Housing authorities across the country are interested in joining the Moving to Work (MTW) demonstration, but many are unclear on how to become an MTW agency, or how to implement flexibilities once they achieve MTW status.
In this series of posts, we'll discuss how the existing Moving to Work agencies became MTW, the pending legislation that could expand the MTW demonstration to a record number of PHAs, and which flexibilities MTW agencies choose to adopt most frequently.
In this post, we'll focus on proposed legislation to expand the Moving to Work (MTW) demonstration. Please note that NMA does not take a formal position on legislation and that this is only a brief introduction to MTW and administrative efficiency legislation that has been debated in Washington, DC.
As we discussed in Part I, there are very limited circumstances under which public housing authorities (PHAs) can join the MTW demonstration. Because MTW offers the ability to combine funding for the public housing and housing choice voucher (HCV) programs, as well as the opportunity to implement administrative efficiencies by waiving federal regulations, it's no surprise that many PHAs would like to become MTW agencies. As a result, legislation has been repeatedly introduced in Congress to expand the number of PHAs that can become MTW.
Although this legislation may be appealing to many PHAs, several of the provisions have been controversial. Some policy groups and advocates are hesitant to expand the MTW demonstration for a variety of reasons including, but not limited to, the potential for some components to adversely impact residents, as well as the concern that a rigorous evaluation of MTW has not been conducted and that the true outcomes of the program for residents and communities are unclear.
Three recent legislative proposals — the Affordable Housing and Self-Sufficiency Act (AHSSIA), the Moving to Work Improvement, Expansion, and Permanency Act, and the Moving to Work Charter Program Act — provide some insight into the ideas being floated to help PHAs achieve administrative efficiencies and increased flexibilities. These aren't the only pieces of legislation that have been proposed, but they are fairly representative of the MTW expansion ideas in circulation.
AHSSIA would take some of the concepts in use by MTW PHAs and expand them so all PHAs can benefit. It would allow for some streamlined inspection processes, increases in minimum rent, increases in standardized deductions, triennial recertifications for families on fixed incomes, use of prior year income, use of income determined by other federal agencies, and other streamlining measures.
It would also expand the MTW demonstration to "high-capacity" PHAs (those that have at least a 95 percent occupancy/utilization rate for the programs they administer) and greatly increase the size of the MTW program. The legislation would essentially create two tiers of MTW agencies; the agencies with enhanced MTW would be allowed to adopt more substantial rent policies, work requirements, and term limits than the other MTW agencies.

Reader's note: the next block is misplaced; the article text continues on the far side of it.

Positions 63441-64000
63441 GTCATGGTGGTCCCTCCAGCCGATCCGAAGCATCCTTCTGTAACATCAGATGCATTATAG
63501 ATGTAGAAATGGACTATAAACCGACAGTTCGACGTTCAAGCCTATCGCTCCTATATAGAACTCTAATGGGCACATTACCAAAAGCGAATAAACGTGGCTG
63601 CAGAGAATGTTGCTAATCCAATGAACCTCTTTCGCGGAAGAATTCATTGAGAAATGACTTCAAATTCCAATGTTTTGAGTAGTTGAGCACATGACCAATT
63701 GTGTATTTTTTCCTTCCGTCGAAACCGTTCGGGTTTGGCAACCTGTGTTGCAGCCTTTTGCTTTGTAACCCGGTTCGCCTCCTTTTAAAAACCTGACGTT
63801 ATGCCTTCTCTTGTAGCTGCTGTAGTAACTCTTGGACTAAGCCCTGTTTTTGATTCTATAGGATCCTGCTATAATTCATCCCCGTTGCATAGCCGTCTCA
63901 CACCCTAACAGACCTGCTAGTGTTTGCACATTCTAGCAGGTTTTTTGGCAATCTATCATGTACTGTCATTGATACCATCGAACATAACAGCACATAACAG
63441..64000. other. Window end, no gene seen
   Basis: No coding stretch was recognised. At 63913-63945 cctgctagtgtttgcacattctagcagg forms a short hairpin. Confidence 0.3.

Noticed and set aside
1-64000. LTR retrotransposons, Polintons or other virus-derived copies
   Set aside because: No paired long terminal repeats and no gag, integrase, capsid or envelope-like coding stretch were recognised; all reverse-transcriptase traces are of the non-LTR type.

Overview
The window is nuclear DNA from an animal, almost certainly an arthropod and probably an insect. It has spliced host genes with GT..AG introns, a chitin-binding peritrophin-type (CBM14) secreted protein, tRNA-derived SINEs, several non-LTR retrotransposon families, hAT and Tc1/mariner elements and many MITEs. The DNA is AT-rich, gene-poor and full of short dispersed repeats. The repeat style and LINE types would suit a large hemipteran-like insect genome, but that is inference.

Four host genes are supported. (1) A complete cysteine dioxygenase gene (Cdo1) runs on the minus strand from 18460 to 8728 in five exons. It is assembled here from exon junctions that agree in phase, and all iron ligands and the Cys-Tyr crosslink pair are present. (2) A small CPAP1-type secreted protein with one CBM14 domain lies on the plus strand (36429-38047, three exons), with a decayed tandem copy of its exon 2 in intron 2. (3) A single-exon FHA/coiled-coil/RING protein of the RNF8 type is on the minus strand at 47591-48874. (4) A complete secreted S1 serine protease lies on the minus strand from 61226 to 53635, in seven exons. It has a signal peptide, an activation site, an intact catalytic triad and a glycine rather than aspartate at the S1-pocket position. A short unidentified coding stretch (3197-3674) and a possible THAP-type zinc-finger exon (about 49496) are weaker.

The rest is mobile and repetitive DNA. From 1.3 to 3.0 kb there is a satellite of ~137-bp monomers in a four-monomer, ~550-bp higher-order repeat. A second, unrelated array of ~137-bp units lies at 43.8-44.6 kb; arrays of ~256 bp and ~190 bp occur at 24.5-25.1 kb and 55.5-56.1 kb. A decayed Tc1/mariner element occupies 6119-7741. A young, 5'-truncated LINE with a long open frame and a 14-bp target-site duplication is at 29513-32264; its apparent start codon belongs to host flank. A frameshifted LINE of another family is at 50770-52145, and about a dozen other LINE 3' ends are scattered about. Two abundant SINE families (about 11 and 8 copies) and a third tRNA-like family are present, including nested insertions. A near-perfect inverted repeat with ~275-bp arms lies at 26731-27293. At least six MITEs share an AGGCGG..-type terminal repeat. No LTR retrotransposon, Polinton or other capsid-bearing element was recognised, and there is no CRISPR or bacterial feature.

Under AHSSIA, HUD would also be required to conduct three different types of evaluations of the MTW agencies. If these provisions sound familiar, it may be because AHSSIA incorporates some of the same provisions as the Section 8 Voucher Reform Act (SEVRA) that was introduced several years ago.
The Moving to Work Improvement, Expansion, and Permanency Act would make the MTW program permanent and expand it even more than AHSSIA, essentially giving HUD the flexibility to approve an unlimited number of agencies to participate in the program. By contrast, the MTW Charter Program Act would limit the size of the MTW expansion, allowing HUD to enter into charter contracts with up to 250 PHAs for participation in the demonstration. For each of these PHAs, the entire 1937 Housing Act, except for portions dealing with public housing disposition and prevailing wages, would be waived. The PHAs would be required to implement a reasonable rent policy, but they would have the authority to combine their HCV and public housing funds.
Each of these proposed pieces of legislation was introduced prior to the threat of deep funding cuts under sequestration that may impact PHAs dramatically. It's likely that in this time of austere program budgets, Congress may revisit concepts to expand MTW to more agencies or allow for increased flexibilities for all PHAs. However, until legislation is passed, PHAs will continue to have limited opportunities to join the MTW demonstration.
This concludes our three-part series on HUD's Moving to Work (MTW) demonstration. NMA consultant Alison Bell played a leading role as part of a management transition team in the successful start-up of the outsourced administration of a large MTW HCV program. She continues to assist PHAs with their IT procurement projects and provides ongoing technical support to MTW agencies.
Nan McKay and Associates has worked with a number of MTW agencies across the country and can leverage that experience to provide assistance in crafting applications for PHAs that meet the above criteria. For more information, contact email@example.com.